When heat, humidity and dry days take a toll on your flowers in July and August, given your yard a fresh look with pots of tropical hibiscus and mandevilla.
Although they are not cold hardy in much of the country, these plants add tropical touches to any summer decor. Costa Farms, a major hibiscus and mandevilla grower, features these stunning, sun-loving bloomers at garden centers, including Home Depot, Lowe’s and Wal-Mart nationwide, $19.99-$35.99, depending on size and plant.
Sometimes, the right product is what your yard needs. It can be a helpful tool or something pretty to look at, but the end result is the same: It makes your home a better place to be.
Here are several that fit that goal:
WONDERFUL WATERER: Now Mother Nature helps you refill a hanging waterer for little songbirds, thanks to the colander-style, pour-through lid that Perky-Pet features on its latest accessory.
Made of plastic in a frosted-blue color that resembles the appearance of pond water, the 64-ounce waterer is shaped like a garden lantern. A top loop-style hanger makes it easy to place it on a hook suspended from a tree branch where shade will keep the water cool. A bottom tray is shallow enough to attract small birds that like to sit and sip.
The water reservoir unscrews from the base, making everything easy to clean. Perky-Pet suggests that you change the water every few days to assure freshness, and to clean the waterer every couple of weeks with a mild soap and water solution, then rinse thoroughly. About $15. Available at wildlife stores and home/garden stores nationwide online at Perky-Pet at www.birdfeeders.com.
BEST BIRD FEEDERS. Tube-type feeders allow birds to get right to business — dining on succulent seeds you provide for them. Cole’s wild bird seed company offers three tube feeders designed for specific birds.
The clear poly tube feeder, aka Terrific Tube, is best for all-purpose seeds like pure sunflower (gets you a great variety of birds), sunflower seed mixes and suet kibbles; it features a natural grip perch that resembles the feel of a real branch so birds think they are out in the wild; $49.99.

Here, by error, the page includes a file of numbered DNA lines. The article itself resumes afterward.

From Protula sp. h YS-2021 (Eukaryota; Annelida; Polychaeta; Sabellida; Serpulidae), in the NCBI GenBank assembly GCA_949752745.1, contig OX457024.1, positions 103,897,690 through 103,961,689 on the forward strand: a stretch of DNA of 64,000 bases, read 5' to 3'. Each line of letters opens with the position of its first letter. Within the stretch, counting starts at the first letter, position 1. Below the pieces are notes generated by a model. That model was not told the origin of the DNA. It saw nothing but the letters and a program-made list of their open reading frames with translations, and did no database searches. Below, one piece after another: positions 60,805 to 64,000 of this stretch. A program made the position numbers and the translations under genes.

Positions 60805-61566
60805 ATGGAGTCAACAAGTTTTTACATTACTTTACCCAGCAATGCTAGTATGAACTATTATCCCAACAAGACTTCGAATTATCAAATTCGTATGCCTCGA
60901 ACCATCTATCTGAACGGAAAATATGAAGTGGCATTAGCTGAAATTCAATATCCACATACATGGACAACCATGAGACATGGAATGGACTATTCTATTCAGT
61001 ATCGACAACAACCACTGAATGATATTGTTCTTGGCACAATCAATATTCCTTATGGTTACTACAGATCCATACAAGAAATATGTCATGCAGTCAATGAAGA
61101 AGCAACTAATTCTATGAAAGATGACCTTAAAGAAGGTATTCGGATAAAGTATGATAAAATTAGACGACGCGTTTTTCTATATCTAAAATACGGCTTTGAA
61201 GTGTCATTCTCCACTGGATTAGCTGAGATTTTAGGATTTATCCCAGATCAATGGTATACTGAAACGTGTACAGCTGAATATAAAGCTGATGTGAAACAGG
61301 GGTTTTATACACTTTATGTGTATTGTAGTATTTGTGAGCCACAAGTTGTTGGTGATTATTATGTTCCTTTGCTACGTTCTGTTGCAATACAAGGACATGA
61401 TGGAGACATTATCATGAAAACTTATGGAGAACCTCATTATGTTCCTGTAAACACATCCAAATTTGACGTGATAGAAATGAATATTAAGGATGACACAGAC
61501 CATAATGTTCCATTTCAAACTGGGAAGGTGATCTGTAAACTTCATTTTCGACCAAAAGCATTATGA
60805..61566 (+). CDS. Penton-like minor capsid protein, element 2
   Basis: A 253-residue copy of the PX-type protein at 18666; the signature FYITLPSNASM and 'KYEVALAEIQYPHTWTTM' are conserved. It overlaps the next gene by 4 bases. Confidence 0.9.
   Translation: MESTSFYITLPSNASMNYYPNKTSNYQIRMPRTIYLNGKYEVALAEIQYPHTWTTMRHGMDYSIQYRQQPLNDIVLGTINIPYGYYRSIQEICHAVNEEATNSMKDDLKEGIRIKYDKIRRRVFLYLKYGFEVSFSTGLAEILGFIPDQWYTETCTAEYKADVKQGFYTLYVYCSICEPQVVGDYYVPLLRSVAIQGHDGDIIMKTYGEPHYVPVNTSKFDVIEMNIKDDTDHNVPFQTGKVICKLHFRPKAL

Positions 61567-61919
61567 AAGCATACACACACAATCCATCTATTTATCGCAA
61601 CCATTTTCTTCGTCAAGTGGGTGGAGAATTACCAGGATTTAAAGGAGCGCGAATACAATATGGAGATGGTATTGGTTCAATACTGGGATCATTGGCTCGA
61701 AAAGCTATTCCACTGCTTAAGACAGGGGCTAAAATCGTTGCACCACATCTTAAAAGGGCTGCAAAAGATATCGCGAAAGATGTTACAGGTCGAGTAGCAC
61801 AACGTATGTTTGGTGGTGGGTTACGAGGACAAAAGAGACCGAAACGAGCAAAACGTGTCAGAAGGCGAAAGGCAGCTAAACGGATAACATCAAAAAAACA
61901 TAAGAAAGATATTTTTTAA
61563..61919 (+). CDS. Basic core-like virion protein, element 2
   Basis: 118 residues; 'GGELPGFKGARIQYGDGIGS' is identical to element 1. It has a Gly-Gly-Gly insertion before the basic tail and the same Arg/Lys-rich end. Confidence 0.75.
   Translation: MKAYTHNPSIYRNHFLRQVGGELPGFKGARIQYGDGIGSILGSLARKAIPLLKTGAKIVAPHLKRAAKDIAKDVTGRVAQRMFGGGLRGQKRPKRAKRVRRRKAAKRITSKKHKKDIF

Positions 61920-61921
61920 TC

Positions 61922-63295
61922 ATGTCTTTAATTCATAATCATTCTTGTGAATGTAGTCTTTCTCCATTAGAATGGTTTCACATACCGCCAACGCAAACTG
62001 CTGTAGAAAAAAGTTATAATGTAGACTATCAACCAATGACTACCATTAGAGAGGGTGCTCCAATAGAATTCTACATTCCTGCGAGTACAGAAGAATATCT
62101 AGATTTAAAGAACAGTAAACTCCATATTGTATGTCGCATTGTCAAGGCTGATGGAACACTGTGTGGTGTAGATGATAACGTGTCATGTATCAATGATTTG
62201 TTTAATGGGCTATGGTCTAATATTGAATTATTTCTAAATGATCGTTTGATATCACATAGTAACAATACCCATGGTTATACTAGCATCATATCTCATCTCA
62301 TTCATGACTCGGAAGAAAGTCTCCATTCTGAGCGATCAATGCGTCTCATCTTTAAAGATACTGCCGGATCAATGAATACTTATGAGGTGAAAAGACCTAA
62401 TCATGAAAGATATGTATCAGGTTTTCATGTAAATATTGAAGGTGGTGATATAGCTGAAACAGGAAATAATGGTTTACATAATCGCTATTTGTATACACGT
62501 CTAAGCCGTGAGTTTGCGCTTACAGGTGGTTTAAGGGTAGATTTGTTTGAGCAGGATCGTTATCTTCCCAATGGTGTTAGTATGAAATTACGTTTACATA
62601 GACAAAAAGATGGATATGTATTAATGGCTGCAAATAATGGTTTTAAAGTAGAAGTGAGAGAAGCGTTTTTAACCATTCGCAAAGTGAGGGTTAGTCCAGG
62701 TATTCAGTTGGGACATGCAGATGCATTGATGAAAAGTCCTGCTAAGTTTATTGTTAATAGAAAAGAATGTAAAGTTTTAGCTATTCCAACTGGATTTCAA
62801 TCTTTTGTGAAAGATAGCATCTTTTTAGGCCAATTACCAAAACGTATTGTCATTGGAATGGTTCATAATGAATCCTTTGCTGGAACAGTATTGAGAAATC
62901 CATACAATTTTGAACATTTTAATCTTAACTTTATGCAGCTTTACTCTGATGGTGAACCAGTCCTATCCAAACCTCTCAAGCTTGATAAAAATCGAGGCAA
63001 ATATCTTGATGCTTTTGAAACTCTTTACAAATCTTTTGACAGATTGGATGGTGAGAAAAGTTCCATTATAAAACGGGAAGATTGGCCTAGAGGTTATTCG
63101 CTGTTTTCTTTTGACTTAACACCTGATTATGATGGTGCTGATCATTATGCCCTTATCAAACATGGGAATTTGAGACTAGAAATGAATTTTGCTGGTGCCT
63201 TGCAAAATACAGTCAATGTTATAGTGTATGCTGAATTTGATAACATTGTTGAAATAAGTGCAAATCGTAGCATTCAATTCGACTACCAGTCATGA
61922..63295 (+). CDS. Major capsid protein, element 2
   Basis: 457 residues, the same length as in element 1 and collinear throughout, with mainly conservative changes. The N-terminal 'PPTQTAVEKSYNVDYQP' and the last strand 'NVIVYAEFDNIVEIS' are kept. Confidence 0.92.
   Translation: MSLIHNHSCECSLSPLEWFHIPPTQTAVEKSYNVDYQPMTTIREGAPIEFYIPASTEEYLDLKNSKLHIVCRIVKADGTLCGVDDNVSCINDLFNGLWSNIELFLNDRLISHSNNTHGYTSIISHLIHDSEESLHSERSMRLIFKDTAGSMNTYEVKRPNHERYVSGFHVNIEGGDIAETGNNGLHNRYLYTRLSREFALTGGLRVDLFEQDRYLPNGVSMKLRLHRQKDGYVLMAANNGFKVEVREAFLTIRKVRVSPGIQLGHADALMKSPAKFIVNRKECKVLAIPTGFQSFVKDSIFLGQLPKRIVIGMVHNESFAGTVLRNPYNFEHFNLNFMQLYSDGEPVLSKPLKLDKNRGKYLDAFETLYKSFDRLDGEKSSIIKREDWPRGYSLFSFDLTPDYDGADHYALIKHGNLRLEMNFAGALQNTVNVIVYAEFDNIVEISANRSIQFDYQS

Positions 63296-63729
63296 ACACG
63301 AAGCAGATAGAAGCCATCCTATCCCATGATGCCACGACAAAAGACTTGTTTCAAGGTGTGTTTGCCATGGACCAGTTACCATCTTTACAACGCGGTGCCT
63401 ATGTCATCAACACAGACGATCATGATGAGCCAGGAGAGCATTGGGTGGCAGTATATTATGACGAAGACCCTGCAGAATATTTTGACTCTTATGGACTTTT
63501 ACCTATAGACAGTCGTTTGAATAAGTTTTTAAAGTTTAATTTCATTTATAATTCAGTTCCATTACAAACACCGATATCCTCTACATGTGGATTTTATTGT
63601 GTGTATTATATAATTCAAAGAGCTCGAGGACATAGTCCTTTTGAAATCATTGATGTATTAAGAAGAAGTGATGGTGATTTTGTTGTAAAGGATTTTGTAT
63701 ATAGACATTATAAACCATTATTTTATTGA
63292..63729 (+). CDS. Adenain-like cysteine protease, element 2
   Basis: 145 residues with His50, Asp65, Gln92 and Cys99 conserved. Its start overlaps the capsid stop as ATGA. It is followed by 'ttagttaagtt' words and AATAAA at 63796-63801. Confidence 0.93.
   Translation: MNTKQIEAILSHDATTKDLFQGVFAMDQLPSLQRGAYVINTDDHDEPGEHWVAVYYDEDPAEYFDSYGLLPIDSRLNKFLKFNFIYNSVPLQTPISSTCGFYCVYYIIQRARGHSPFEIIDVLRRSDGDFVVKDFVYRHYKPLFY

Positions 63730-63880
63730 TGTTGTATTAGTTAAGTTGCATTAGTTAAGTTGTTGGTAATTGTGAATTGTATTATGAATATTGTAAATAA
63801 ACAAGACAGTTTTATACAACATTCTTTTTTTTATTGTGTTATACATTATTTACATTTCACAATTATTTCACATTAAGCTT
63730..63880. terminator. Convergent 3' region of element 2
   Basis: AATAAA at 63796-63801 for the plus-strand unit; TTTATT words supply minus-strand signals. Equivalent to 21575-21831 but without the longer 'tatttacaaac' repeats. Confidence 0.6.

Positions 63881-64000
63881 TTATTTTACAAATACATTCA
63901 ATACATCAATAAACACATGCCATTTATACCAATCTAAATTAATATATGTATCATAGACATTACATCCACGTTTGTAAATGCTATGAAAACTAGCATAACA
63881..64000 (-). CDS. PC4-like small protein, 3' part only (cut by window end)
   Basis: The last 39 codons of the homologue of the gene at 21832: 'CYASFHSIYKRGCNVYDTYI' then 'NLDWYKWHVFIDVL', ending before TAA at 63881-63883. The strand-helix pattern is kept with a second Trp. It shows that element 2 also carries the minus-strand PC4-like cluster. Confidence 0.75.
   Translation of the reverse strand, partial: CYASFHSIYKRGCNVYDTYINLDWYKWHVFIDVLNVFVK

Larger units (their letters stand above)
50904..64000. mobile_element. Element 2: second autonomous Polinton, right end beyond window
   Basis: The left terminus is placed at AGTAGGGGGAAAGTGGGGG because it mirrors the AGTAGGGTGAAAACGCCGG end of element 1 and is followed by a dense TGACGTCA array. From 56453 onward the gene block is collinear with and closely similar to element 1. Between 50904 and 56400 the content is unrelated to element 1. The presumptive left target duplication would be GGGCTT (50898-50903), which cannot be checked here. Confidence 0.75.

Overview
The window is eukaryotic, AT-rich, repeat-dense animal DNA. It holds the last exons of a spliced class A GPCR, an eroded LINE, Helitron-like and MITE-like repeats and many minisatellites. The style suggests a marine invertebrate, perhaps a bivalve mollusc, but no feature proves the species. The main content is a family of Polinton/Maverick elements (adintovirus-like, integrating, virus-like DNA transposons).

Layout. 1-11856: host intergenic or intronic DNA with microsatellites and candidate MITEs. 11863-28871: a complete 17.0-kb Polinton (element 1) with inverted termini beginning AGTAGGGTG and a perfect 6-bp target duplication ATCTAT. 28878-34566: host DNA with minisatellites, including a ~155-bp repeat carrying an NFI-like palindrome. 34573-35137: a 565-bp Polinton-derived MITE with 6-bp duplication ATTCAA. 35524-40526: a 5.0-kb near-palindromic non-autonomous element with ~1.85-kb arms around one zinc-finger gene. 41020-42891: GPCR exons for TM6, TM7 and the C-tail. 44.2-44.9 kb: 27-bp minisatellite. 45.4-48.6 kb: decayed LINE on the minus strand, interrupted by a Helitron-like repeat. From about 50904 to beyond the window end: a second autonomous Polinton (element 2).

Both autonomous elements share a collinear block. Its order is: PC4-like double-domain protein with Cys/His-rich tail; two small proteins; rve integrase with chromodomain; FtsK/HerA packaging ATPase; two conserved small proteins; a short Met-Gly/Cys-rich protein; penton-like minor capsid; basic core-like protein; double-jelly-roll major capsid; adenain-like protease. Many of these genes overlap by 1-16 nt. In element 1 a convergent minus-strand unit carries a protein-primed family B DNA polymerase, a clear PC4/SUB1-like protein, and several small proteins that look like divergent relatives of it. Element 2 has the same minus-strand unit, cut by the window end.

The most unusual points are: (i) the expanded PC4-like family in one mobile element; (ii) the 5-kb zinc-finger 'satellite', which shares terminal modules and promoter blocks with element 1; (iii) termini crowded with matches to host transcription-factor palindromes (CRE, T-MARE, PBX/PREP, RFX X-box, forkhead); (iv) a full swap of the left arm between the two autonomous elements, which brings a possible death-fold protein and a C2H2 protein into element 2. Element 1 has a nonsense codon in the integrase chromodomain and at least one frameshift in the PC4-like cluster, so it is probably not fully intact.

The thistle seed feeder, aka Nifty Niger Feeder, comes with teeny-tiny holes that attract finches — think bright yellow goldfinches in summer — and pine siskins; $39.99.
The mesh feeder, aka Mighty Mesh, is designed specifically for birds that like to cling to something while they eat — chickadees, titmice, woodpeckers, warblers, finches and bluebirds. Fill it with seed blends, raw peanuts or sunflower-based blends; $39.99.
All three are easy to clean — push a button and the bottom pops off for each access. If you’re looking for a brush to clean your feeders, consider using a dryer lint brush, which comes with stiffer bristles and a handle longer than most brushes made specifically for feeders.
Wash feeders in a mild solution of bleach and water and rinse thoroughly; an old toothbrush can be a handy detailing tool when cleaning around feeding ports and other small areas on feeders.
Cole’s products are available at many independent garden retailers, hardware stores as well as some Whole Foods locations; find a location near you or shop online at: http://coleswildbird.com/locations.
NEW LAVENDER. Phenomenal aptly describes this lavender with silver foliage that doesn’t die back at the base. Cold hardy to Zone 5, the lavender also tolerates heat and humidity without stress.
Best of all, it’s a deer-proof addition to a garden that’s bothered by these four-hoofed, chomping critters.
Phenomenal’s long-stemmed flowers and silvery foliage are classically fragrant, and can be used as fresh-cut flowers indoors. Oils from the plant can be used for baking, cocktail recipes, sachets, lip balms and decorative crafts.
The plant likes full sun and regular garden soil, and grows to 4 feet tall and 3 feet wide, with vibrant purple flowers covering it. Use it as a stand-alone specimen, border plant or eye-catching, low-growing hedge. It’s available from many garden centers and online sites such as www.GreatGardenPlants.com and www.WhiteFlowerFarm.com.
Learn more about the lavender on Facebook@www.facebook.com/lavenderphenomenal.